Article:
May 2008
Volume 49, Issue 13
Free
ARVO Annual Meeting Abstract  |   May 2008
Enhanced Progenitor Cell Integration Following Transplantation of Progenitor Cell/MMP2- Polymer Constructs
Author Affiliations & Notes
  • B. A. Tucker
    Ophthalmology, Schepens Eye Research Institute, Boston, Massachusetts
  • S. Redenti
    Ophthalmology, Schepens Eye Research Institute, Boston, Massachusetts
  • H. Klassen
    Ophthalmology, University of California, Irvine, California
  • M. Smith
    Engineering, Case Western Reserve University, Cleveland, Ohio
  • G. E. Wnek
    Engineering, Case Western Reserve University, Cleveland, Ohio
  • M. J. Young
    Ophthalmology, Schepens Eye Research Institute, Boston, Massachusetts
  • Footnotes
    Commercial Relationships  B.A. Tucker, None; S. Redenti, None; H. Klassen, None; M. Smith, None; G.E. Wnek, None; M.J. Young, None.
  • Footnotes
    Support  Foundation Fighting Blindness, Department of Defense, NSERC, Discovery Eye and Lincy Foundations.
Investigative Ophthalmology & Visual Science May 2008, Vol.49, 3567. doi:https://doi.org/
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    • Get Citation

      B. A. Tucker, S. Redenti, H. Klassen, M. Smith, G. E. Wnek, M. J. Young; Enhanced Progenitor Cell Integration Following Transplantation of Progenitor Cell/MMP2- Polymer Constructs. Invest. Ophthalmol. Vis. Sci. 2008;49(13):3567. doi: https://doi.org/.

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      © ARVO (1962-2015); The Authors (2016-present)

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Abstract

Purpose: : The ability of the adult mammalian central nervous system (CNS), including the retina, to regenerate is extremely limited and generally restricted to aberrant local sprouting. This can be attributed to several factors, including enhanced expression of inhibitory extracellular matrix (ECM) and cell adhesion molecules, many of which are found in areas of glial hypertrophy and scar formation. For instance, following injury or photoreceptor degeneration, a dense inhibitory ECM barrier, rich in neurocan and CD44, is formed at the level of the outer limiting membrane. These molecules function as chemical inhibitors to cellular migration, thereby impeding host-transplant integration. The matrix metalloproteinases are a family of molecules known to digest these inhibitory ECM proteins, and these include MMP2. The purpose of this study was to investigate whether active MMP2 could be delivered via a biodegradable polymer directly to the site of retinal injury, thereby inducing barrier removal and enhanced donor cell integration.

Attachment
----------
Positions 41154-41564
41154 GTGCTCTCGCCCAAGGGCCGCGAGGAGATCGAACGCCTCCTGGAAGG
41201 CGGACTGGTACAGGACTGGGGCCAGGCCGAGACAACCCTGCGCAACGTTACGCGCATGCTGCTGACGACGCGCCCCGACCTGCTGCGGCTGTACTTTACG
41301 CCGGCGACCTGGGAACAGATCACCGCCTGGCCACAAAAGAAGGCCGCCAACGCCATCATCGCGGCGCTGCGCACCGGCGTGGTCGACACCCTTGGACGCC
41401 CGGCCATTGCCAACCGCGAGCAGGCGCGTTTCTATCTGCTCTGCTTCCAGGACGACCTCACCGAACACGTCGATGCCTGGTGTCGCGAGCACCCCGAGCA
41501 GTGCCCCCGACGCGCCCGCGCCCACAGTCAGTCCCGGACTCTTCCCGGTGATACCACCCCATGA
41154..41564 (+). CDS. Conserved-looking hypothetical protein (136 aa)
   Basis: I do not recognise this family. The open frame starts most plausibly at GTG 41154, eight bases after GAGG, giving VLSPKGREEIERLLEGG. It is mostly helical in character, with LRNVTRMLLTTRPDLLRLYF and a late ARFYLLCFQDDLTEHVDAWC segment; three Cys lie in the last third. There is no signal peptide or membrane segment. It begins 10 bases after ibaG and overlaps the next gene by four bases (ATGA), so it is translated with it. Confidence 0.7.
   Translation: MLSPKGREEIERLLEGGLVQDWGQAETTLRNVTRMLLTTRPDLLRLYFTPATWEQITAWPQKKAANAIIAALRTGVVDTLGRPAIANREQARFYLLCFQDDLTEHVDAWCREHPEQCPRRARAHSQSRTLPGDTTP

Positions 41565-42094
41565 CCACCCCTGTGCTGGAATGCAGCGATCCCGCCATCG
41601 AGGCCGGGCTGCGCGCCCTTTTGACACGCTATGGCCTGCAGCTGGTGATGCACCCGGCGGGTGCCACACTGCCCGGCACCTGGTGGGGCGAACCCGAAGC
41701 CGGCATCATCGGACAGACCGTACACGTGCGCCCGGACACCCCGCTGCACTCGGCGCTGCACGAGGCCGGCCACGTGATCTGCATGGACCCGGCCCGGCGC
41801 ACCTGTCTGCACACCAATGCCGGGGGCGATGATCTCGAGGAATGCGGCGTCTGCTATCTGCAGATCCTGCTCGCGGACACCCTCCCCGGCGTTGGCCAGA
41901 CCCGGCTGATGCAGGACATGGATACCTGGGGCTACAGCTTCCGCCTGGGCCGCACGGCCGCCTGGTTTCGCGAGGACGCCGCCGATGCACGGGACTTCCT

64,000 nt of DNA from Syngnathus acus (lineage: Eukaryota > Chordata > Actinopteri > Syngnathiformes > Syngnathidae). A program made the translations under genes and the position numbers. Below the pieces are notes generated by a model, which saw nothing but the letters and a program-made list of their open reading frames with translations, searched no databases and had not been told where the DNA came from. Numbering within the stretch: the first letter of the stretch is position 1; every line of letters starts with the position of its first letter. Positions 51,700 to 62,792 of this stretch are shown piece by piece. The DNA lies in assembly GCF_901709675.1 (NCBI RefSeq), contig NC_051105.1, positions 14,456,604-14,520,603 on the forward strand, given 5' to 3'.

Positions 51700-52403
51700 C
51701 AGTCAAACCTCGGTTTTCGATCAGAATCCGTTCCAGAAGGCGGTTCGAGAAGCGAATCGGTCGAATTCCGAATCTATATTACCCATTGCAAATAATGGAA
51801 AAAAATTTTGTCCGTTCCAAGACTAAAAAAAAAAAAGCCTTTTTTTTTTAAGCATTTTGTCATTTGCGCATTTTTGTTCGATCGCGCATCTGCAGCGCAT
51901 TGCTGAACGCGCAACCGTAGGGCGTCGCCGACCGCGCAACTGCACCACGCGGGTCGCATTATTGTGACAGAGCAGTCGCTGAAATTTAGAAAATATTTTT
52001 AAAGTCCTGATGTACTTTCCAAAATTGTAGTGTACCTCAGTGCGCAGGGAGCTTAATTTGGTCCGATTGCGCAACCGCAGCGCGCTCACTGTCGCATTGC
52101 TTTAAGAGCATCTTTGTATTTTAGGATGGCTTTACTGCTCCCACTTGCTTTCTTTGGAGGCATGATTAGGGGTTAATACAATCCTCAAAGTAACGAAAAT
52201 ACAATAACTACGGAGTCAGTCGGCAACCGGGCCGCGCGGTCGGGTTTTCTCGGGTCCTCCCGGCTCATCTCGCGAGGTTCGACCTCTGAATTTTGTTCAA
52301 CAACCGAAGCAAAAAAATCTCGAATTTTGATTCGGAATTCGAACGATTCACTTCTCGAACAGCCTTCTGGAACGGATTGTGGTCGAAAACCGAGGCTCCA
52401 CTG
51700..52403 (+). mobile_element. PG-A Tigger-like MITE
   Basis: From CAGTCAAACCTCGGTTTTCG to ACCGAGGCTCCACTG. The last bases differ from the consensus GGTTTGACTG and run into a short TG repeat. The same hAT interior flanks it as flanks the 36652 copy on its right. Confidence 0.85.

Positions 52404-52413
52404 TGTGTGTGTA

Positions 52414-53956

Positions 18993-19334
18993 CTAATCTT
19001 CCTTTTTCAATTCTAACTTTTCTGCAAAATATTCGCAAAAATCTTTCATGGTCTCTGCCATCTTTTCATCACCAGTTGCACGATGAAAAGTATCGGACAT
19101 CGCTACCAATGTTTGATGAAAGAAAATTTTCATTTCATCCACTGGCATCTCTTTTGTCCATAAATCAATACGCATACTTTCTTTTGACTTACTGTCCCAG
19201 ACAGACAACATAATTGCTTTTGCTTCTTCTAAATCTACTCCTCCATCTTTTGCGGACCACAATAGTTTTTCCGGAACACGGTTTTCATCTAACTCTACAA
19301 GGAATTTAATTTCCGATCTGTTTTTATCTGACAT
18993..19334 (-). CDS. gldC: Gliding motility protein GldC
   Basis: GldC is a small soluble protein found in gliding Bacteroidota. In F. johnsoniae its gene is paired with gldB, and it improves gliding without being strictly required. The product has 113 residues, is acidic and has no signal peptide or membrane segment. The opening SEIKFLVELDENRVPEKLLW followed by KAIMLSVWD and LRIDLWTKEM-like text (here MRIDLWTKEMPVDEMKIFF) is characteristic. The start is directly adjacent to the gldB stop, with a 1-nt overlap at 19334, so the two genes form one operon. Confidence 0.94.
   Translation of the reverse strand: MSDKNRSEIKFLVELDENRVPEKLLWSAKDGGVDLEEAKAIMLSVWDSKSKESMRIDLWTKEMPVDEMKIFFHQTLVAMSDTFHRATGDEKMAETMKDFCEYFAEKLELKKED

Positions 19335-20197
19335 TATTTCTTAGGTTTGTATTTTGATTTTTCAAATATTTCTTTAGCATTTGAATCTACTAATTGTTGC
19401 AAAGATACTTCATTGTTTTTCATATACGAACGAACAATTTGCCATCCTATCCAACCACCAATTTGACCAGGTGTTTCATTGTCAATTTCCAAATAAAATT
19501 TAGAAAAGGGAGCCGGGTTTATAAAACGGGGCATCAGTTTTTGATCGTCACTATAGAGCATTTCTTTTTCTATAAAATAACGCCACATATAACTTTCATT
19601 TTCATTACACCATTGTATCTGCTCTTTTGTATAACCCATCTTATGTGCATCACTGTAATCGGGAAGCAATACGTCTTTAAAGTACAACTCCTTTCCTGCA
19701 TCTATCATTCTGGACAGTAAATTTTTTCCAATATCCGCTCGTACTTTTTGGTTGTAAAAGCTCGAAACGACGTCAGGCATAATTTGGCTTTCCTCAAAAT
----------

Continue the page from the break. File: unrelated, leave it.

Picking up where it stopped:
Methods: : All experiments, including retinal explantation or subretinal transplantation of retinal progenitor cells, were performed using rd1 (retinal degeneration) mice. Western blotting, immunocytochemistry and gel zymography were used to assess the level of expression, localization and activity of MMP-2, respectively. Western blot and immunocytochemical analyses were used to determine the level and location of basement membrane molecule expression and degree of donor stem cell integration.

Results: : Pre-activated MMP2 loaded into biodegradable PLGA polymers maintained its activity throughout polymer fabrication and degradation. Although a significant amount of CD44 and neurocan degradation was observed, this polymer did not have any evident negative effects on the progenitor cells or retinal tissue. As a result, a significantly greater number of retinal progenitor cells migrated beyond the glial barrier into the degenerating retina. These cells took up residence in all layers of the retina and began to express the appropriate cellular markers.

Conclusions: : Controlled delivery of active MMP2 via a biodegradable polymer resulted in inhibitory ECM barrier removal and enhanced progenitor cell migration while preserving retinal architecture.

Keywords: regeneration • retina • transplantation 
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